RALEIGH, N.C. -- Gov. Bev Perdue will consider commuting the sentence of a Greensboro woman serving a life sentence for a deadly apartment fire that killed four people more than ten years ago.
Janet Danahey, who pleaded guilty to four counts of first-degree murder and first-degree arson in July 2002, asked the governor for a commuted sentence with the help of her lawyers.
Danahey was arrested after an investigation found that she set fire to a futon on a deck at the Campus Walk Apartments off Spring Garden Road on Feb. 15, 2002. She later admitted to starting the fire as a Valentine's prank on an ex-boyfriend.
Neumann doesn't like Danahey's description of calling this a prank.
"I can't find any book that defines intentionally setting a fire on a fabric covered piece of furniture on a wooden deck on a wood framed building with vinyl siding as a prank," Neumann said. "It's an intentional malicious act and the consequences of it are foreseeable."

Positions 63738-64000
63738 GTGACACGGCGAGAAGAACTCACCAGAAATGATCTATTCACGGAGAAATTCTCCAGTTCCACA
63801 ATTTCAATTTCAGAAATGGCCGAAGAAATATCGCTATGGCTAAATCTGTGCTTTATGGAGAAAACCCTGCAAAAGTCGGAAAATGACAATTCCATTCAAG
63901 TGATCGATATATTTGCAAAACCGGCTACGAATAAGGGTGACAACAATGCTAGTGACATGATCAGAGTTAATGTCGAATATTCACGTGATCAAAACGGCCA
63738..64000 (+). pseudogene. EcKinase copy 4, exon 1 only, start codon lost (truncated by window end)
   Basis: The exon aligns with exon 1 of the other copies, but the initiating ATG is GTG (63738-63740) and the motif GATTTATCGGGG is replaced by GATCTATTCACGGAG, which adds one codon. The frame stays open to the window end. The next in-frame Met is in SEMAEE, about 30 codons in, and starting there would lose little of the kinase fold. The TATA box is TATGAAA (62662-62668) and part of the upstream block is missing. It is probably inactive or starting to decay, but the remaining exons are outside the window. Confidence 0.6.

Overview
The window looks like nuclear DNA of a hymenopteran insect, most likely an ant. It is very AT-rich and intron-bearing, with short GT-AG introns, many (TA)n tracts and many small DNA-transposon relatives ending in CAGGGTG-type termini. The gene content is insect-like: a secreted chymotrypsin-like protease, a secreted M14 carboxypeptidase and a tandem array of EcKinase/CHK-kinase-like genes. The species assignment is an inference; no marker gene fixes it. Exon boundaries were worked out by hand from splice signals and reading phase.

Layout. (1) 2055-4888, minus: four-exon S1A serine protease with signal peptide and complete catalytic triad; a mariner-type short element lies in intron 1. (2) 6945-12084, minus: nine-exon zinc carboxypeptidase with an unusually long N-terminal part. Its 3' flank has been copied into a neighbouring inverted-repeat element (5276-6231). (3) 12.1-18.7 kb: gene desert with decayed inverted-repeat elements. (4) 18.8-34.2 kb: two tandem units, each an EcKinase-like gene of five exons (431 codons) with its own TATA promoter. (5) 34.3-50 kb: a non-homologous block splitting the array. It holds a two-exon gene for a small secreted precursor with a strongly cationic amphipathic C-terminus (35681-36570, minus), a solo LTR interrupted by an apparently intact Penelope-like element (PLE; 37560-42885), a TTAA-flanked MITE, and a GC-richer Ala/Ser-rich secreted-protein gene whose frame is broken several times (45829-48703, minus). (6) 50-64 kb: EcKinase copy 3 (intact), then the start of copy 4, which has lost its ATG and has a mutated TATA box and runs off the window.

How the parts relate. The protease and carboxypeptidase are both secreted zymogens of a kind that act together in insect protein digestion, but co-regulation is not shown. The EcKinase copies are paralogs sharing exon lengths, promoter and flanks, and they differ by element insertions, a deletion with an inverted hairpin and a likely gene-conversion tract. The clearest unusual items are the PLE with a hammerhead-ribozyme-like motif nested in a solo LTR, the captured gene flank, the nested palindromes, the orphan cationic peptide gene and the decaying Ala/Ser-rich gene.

Sisters Donna and Rachel Llewellyn died in the fire, as well as their roommate Beth Harris and Harris' boyfriend Ryan Bek. They were in an apartment on the third floor. Danahey's ex-boyfriend lived in an apartment on the second floor of the building. Several other people were injured.
Neumann said after the victim's families agreed to the district's attorney's office making a deal, Danahey plead guilty to avoid the death penalty.
"They walked out of the courtroom that day with assurances from us that she would spend the rest of her life in prison because that's what she agreed to be sentenced to and that's what she was sentenced to. And now I have to get in touch with them and say, wow, that promise I made you ten years ago may not come true now," he said.
Danahey has been serving a life sentence in the women's prison in Raleigh.
Neumann said he thinks Danahey's lawyers filed the petition for clemency now because Perdue is not running for re-election.
"She's pretty much unaccountable," Neumann said, referring to Perdue. "I figured they think that's going to be their best shot to find a loose piece in the machinery."
Danahey's lawyers, Locke Clifford in Greensboro and Wade Smith in Raleigh provided this statement:
"Wade Smith and I filed a petition for clemency on behalf of Janet Danahey. The petition is in the hands of the governor’s clemency office. They will determine whether our petition has merit. Because we do not want to interfere with their decision making process we believe it is inappropriate for us to comment further on this matter at this time."